The culprit for voter turnout is the lack of competition in the general election. But that's not say this isn't a good idea. I think this is, on balance, helpful, and I hope it works —Quin Monson, Center for the Study of Democracy and Elections at BYU
SALT LAKE CITY — A newly formed commission plans to hold prime-time political debates for Utah voters this fall to create a more meaningful discussion on issues and boost turnout at the polls.
The new Utah Debate Commission, patterned after the Commission on Presidential Debates, will organize and sponsor the events in cooperation with the state's major television stations and universities. Organizers say the commission is the first of its kind in the country.
"We hope that candidates, parties and voters will help create a culture of debating in Utah that will enhance the electoral process for all," said former Gov. Olene Walker, commission co-chairwoman.
Utah has some of the lowest voter turnout in the nation, largely because Republican dominance makes for little competition in most statewide races. Incumbents and candidates running ahead in the polls have little incentive to debate their opponents in a public forum. The commission hopes to change that.
Former Democratic U.S. Senate candidate and commission co-chairman Scott Howell saw that firsthand when he ran against longtime GOP Sen. Orrin Hatch in 2012. The two debated only once.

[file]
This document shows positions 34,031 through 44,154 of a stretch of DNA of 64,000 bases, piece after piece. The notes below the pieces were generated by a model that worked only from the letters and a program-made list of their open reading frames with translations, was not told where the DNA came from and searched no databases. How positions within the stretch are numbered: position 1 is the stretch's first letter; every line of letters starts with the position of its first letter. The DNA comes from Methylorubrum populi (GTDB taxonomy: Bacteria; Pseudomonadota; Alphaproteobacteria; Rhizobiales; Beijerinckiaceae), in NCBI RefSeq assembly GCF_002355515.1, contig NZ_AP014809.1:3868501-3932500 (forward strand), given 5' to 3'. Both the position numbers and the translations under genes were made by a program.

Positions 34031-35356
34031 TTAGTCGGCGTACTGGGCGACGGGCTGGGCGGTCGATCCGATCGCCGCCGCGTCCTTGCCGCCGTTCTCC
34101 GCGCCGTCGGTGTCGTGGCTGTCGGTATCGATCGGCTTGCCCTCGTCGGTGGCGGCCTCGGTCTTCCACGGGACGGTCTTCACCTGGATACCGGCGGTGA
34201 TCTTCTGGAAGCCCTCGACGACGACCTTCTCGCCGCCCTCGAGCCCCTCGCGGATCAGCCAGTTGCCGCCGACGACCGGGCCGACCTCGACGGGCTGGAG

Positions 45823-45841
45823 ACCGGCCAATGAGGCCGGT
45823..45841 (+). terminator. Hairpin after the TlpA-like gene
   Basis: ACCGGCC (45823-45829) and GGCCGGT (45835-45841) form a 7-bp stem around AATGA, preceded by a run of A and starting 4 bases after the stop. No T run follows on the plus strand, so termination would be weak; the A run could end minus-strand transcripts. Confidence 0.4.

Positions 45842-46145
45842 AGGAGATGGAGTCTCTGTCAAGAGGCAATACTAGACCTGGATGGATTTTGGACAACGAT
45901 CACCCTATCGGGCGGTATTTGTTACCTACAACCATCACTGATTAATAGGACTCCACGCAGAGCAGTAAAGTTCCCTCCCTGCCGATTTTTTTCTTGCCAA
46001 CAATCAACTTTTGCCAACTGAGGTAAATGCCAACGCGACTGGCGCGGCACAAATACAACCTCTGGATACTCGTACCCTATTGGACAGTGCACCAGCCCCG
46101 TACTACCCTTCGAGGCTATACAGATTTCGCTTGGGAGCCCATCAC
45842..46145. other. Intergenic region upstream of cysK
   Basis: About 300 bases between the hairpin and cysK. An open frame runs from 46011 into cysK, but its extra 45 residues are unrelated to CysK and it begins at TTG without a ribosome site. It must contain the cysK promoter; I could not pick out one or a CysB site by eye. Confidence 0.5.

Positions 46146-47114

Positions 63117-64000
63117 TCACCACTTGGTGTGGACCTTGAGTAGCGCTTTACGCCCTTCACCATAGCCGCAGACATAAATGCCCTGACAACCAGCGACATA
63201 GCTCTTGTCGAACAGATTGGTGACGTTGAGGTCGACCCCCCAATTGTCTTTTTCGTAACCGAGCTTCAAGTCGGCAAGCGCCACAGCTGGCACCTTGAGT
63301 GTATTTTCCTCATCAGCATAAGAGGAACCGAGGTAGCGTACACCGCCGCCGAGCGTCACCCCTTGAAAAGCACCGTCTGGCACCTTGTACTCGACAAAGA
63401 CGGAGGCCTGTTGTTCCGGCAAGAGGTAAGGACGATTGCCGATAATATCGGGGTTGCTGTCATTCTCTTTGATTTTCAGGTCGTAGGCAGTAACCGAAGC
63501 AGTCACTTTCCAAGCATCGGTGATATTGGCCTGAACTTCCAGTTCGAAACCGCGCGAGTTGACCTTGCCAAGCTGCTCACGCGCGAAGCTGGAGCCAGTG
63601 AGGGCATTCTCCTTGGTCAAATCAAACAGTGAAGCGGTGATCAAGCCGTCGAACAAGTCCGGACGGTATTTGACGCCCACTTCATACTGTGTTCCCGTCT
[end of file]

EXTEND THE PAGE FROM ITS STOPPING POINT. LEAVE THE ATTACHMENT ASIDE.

"I lived it," Howell said. "I absolutely lived it."
The bipartisan commission has already set out a debate schedule for Utah's four congressional offices and attorney general this September and October, and Howell said TV stations have agreed to air the hourlong debates regardless of whether a candidate skips out.
"If the opposing candidate doesn't show up, the candidate's that's there gets the whole time to themselves," he said.
Howell said the commission would conduct polls to determine which candidates outside the two major parties to invite to the debates. Right now, he said it's considering a showing of 10 percent.
"This is a way to break through and get directly to the voters whether (candidates) have money or not," said former Sen. Bob Bennett, a commission co-chairman.
Quin Monson, director of the Center for the Study of Democracy and Elections at BYU, said the challenge will be whether the commission has the cachet to get candidates to participate.
"It's not a party-centered system. It's a candidate-centered system. They get to make up their own minds. They can resist pressure as long as they can see the electoral consequences aren't very large," he said.
Monson said he doesn't think the debates will boost voter turnout.
"The culprit for voter turnout is the lack of competition in the general election," he said. "But that's not say this isn't a good idea. I think this is, on balance, helpful, and I hope it works."
Howell said no other state has created a commission that brings together the news media, higher education and civic leaders to better inform voters about candidates.
Richard Davis, a BYU political science professor, and several other professors kicked around the idea for the commission last fall, eventually getting the other players to buy in.
An 18-member board, including television news directors, newspaper editors and educators, oversees the commission. Deseret News Editor Paul Edwards and KSL Executive Vice President Tanya Vea are among the board members.
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